A peek into future as Sam Altman sees it
- And then also a system where we can create enough energy and enough reliable energy, both in terms of the machines not breaking, and also not having the intermittency or the need for storage of solar or wind or something like that.
- In the meantime, below is an excerpt from our discussion about one of Altman’s biggest bets: a nuclear fusion company called Helion Energy that, like OpenAI, is aiming to turn another long-elusive promise — this one of abundant energy — into reality.
- I wonder what you think of its approach, which is very different froms that of Helion (which is building a fusion machine that’s reportedly long and narrow and will use aluminum magnates to compress fuel, then expand it to get electricity out of it).I’m super happy for them.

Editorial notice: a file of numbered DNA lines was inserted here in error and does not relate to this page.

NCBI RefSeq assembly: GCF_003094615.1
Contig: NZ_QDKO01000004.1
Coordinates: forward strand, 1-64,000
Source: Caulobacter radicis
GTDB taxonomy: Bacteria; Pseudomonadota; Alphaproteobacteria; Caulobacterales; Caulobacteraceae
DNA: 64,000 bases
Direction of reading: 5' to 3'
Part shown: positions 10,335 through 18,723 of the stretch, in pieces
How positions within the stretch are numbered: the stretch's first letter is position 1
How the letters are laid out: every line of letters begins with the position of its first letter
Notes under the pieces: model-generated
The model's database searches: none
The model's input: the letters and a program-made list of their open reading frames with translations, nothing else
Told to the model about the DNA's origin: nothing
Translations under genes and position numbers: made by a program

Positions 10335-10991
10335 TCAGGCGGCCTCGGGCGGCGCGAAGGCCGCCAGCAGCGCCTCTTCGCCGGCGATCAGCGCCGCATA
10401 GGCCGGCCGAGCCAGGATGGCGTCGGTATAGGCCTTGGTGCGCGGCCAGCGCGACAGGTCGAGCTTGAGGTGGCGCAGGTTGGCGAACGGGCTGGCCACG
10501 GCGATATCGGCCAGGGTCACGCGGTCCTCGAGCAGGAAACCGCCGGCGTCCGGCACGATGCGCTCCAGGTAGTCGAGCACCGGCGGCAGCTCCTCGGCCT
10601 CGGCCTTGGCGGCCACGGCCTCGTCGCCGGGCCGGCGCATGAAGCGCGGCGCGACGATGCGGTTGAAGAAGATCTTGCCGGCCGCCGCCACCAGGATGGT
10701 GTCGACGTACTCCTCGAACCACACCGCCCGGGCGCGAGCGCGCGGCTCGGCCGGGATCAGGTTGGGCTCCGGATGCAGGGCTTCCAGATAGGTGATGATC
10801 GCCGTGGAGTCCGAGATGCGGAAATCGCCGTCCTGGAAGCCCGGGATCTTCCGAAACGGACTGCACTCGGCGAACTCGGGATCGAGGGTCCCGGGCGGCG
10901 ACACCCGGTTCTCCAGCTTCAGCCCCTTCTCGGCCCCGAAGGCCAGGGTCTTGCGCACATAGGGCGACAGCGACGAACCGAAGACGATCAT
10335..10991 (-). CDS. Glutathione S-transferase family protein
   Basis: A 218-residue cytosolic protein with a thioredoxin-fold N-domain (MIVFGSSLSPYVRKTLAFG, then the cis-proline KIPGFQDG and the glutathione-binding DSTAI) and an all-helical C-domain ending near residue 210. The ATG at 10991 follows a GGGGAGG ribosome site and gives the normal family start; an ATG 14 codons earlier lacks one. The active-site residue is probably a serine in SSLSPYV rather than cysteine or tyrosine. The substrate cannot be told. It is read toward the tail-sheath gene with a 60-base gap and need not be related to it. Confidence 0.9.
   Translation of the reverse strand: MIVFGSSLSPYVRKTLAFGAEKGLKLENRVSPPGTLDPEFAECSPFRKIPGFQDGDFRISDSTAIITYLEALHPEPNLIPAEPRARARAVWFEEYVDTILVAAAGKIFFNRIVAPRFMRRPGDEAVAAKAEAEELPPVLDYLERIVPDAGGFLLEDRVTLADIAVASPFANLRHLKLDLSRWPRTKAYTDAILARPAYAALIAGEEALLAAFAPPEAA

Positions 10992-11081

- There aren’t many people who can write a $375 million check.Or, like, many people who would [invest it] in one risky fusion company.Which have been your most successful investments to date?I mean, probably on a multiples basis, definitely on a multiples basis: Stripe.
- You have been funding this company since 2015, but when it announced a $500 million round last year, including a $375 million check from you, I think that surprised people.
- Also I think that was, like, my second investment ever, so it seemed a lot easier.
Late last week, in a rare sitdown before a small audience, this editor spent an hour with Sam Altman, the former president of Y Combinator and, since 2019, the CEO of OpenAI, the company he famously [+6843 chars]